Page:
Singapore’s digital plan to help Precision Engineering industry

Businesses expected to benefit from the guide rolled out by Enterprise Singapore and IMDA.

About 2,700 businesses and 101,000 employees can now tap the Precision Engineering Industry Digital Plan (IDP) to drive productivity and transform through digitalisation. Jointly led by Enterprise Singapore (ESG) and the Infocomm Media Development Authority (IMDA), in partnership with the Singapore Precision Engineering & Technology Association (SPETA), the IDP was launched by Mr Alvin Tan, Minister of State for Trade and Industry, at the Industrial Transformation Asia-Pacific event. The IDP aims to help PE enterprises assess their digital readiness and identify suitable digital solutions to accelerate their growth.

The IDP comprises two roadmaps:

  • the Digital Roadmap maps out different digital solutions that SMEs can adopt at different stages of their business growth and digital maturity; and
  • the Digital Training Roadmap offers a corresponding roadmap of training programmes to equip employees with the right skillsets.

SMEs that have adopted such digital solutions saw improved efficiency and better optimisation of resources (refer to Annex B for company examples).

A step-by-step guide on how PE companies can go digital

As part of the SMEs Go Digital Programme, the IDP provides a guide on the digital solutions that SMEs can adopt at three stages of growth:

Stage 1 gets SMEs ready for the digital economy and lists the basic digital solutions that help streamline and integrate businesses operations to improve efficiency. Examples include solutions in manufacturing operations management, autonomous mobile robot and production resource planning. These allow enterprises to reduce human errors and enable employees to focus on higher-value work such as developing new and better-quality products for their clients.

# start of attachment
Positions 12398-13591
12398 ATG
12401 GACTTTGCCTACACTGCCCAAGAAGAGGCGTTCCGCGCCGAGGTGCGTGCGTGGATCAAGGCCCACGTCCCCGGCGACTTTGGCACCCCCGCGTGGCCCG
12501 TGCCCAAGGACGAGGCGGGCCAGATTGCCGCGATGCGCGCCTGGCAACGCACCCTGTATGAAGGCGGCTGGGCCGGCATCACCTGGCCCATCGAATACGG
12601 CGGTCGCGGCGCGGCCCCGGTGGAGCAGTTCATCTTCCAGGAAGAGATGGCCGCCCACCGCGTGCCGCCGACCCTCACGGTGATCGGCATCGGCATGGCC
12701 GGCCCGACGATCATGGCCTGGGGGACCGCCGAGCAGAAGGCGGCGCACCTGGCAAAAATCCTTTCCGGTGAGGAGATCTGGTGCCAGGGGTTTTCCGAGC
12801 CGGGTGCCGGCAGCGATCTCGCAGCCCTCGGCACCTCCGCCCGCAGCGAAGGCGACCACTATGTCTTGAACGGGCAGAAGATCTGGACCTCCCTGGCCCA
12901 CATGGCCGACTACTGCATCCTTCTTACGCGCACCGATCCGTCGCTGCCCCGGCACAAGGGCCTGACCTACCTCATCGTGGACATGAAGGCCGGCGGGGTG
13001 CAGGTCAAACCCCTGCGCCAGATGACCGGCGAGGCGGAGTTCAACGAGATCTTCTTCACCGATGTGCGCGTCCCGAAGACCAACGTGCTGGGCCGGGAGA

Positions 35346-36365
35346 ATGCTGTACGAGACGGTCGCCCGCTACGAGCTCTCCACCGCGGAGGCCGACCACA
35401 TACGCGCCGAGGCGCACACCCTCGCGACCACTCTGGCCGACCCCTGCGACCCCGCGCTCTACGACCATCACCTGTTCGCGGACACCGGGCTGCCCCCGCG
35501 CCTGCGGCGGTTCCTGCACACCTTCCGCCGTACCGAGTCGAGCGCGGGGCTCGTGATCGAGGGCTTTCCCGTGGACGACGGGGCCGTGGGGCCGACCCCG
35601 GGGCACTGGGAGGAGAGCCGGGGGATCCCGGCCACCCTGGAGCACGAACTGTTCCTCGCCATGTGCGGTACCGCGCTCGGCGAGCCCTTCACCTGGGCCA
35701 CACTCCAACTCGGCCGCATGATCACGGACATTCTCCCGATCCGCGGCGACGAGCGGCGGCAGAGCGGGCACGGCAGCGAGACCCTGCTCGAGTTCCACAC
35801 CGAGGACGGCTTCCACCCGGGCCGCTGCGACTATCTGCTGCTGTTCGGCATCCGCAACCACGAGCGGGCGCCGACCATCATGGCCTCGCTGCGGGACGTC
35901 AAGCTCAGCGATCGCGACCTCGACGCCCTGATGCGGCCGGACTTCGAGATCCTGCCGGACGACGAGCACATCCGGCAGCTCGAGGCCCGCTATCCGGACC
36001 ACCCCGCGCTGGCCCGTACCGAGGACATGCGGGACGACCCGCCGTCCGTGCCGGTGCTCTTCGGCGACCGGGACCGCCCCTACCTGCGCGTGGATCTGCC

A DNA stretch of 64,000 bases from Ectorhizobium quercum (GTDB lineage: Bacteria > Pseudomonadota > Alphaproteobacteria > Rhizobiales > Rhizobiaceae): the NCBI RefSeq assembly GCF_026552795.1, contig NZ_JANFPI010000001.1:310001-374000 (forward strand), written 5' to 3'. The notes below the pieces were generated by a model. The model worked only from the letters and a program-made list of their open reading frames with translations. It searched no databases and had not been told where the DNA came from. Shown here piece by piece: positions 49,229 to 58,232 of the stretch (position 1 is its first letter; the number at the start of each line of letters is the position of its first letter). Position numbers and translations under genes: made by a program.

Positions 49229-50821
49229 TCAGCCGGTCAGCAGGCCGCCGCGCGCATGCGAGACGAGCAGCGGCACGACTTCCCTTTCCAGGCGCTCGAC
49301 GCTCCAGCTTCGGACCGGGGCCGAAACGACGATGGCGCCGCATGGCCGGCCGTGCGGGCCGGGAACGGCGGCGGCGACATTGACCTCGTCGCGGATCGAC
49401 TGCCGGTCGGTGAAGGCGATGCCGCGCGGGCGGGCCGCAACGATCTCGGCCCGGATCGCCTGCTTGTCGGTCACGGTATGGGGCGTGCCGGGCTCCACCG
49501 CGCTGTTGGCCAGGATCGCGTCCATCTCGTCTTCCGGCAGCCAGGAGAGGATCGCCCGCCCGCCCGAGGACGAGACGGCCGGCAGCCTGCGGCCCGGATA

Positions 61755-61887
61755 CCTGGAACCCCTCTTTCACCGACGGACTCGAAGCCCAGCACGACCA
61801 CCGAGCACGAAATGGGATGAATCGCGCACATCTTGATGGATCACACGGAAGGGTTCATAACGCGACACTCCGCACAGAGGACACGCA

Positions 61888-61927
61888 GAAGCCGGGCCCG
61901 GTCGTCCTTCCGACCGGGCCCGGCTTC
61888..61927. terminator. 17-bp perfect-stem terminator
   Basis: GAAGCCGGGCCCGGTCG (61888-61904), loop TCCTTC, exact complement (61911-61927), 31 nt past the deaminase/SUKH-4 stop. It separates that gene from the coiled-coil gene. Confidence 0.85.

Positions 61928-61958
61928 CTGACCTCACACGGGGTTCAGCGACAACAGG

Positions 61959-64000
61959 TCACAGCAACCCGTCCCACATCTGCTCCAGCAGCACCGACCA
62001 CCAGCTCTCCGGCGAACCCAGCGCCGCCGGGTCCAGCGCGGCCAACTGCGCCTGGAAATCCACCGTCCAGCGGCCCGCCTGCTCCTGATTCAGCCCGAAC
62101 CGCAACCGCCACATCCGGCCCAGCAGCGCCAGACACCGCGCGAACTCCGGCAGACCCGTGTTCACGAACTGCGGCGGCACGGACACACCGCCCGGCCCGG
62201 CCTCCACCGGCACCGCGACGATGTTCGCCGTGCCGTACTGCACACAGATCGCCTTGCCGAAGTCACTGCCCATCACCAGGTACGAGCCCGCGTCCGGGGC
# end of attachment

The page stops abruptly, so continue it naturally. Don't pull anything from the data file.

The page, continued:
Stage 2 provides digital solutions for SMEs that are ready to scale their transformation efforts, enabling them to integrate their current workflow and production processes to optimise business value. An example is the predictive asset monitoring and maintenance system, which tracks and forecast the overall performance of equipment and machines. This not only helps businesses plan and detect potential faults early; it reduces maintenance costs and the need to stock additional spare parts.

Stage 3 identifies advanced technologies that SMEs can adopt to drive smart manufacturing. For instance, autonomous robot can automate high-volume and repetitive tasks such as assembling of product components as well as lifting and moving of heavy items. This reduces margins of error and risk of workplace accidents, and provides employees the opportunity to take on higher-value roles.

Ms Anne Ho, ESG’s Director for Advanced Manufacturing said, “The Precision Engineering industry is being disrupted by new digital manufacturing technologies, rising competition, as well as shifts in consumer demand and supply chains. This has accelerated the push for PE enterprises to digitalise, not just to drive higher productivity, but also to transform and innovate in order to adapt to the evolving business environment. Digital technology will enable our SMEs to operate more efficiently and make data-driven decisions to fuel their growth plans. This IDP can help companies kickstart their digital journey and take their transformation to the next level.”

Ms Catherine Chong, IMDA’s Director for SMEs Go Digital said, “We encourage SMEs of varying business needs and digital readiness to tap on digital solutions in PE IDP to optimise their business operations as well as deliver better quality customised products and services to their customers. The PE IDP will guide SMEs to be more confident in using digital solutions such as Manufacturing Operations Management and Production Resource Planning as a start to achieve operational efficiency and build core digital capabilities.”

Self-assessment tool and training roadmap 

Enterprises can use an online self-assessment checklist to help them assess their digital maturity and readiness, as well as identify gaps in their current digital capabilities. The checklist takes into consideration factors such as the current business operations, stage of digitalisation and business expansion plans. This is accessible at self-assessment checklist.



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